“A couple of weeks ago, I shared an Employee Directory sample application built with jQuery Mobile and PhoneGap. That application was implemented ‘Ajax-style’, keeping the UI and the data access code cleanly separated. In other words: no server code intermingled in the HTML markup.
A number of people have asked for a similar example using a ‘classic’ (non-Ajax) implementation where pages (markup + data) are entirely built at the server-side before being delivered to the client.
So, here is simpler version of the same application built ‘sans Ajax’. I used PHP in this version, but you can of course use your favorite server-side technology (Java, .NET, CF, RoR, etc).”
“If you’ve been on the scene with iOS then you’ve surely seen some of the beautiful app websites cropping up. These have been released over the past couple of years as developers have been looking for ways to attract marketing potential. There are a lot of very standard-looking templates out there for web designers, but my hope is to tackle something new!
Today we’ll be creating a styled iPhone App website template using HTML5/CSS3. This will not be targeted onto a specific app, so we don’t include a download link to the app store. Instead I’ve created a small e-mail signup form through MailChimp so you can hook early adopters into the app for pre-release. This is great for developers who need to get something up and running for their product before it’s on the market…”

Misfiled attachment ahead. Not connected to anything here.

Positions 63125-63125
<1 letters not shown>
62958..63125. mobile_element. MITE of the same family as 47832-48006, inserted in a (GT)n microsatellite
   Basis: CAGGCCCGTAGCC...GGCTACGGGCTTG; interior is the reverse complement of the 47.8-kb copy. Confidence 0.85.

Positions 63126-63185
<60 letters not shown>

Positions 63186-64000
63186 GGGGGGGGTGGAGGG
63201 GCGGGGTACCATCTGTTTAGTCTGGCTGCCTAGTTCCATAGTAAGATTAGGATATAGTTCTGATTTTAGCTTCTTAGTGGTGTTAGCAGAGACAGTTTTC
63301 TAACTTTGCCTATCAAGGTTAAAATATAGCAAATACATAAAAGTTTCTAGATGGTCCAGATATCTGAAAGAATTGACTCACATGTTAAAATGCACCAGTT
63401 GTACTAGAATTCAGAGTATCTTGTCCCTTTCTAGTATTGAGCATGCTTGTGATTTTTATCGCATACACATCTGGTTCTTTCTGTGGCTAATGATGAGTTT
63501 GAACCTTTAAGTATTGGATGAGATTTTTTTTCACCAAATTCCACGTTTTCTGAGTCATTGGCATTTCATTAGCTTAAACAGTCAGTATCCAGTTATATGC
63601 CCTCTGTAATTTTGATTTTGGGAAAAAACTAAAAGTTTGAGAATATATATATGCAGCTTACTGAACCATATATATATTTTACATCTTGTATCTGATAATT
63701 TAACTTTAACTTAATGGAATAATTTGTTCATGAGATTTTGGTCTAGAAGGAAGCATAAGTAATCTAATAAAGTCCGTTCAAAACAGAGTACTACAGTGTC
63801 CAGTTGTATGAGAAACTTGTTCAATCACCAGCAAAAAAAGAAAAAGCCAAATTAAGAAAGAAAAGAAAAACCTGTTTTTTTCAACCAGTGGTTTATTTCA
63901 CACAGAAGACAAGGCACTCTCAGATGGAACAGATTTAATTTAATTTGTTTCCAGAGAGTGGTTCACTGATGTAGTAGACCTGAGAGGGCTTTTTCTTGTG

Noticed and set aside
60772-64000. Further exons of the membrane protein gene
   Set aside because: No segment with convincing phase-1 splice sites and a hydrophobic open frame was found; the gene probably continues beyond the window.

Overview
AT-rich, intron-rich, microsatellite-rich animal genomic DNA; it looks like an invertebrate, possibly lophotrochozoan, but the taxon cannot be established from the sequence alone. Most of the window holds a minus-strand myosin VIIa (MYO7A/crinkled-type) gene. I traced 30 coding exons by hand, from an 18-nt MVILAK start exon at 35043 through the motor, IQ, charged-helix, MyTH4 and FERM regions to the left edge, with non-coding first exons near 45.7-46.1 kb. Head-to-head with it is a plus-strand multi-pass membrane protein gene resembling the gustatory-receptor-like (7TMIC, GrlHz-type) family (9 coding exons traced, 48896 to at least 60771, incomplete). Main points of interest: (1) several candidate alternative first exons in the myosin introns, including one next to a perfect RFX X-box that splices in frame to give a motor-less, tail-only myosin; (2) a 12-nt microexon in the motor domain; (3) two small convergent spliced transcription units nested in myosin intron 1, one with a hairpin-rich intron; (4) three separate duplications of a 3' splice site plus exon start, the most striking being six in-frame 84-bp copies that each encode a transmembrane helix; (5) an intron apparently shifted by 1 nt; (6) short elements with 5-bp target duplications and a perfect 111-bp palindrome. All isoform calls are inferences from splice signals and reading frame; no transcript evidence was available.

“The world of mobile app development is quickly becoming a crowded and complicated space, especially for those outside of the development niche. Which development platform should I use? Do I go native or Web-based? Which devices should I plan for? Can I build my mobile website by hand or should I use a pre-built package? The questions are endless.
As a designer, my job is to help my clients answer these questions. I try to stay in the category of knowing enough to be dangerous, and I keep tabs on the latest mobile development trends, one being the growing popularity of mobile Web apps.”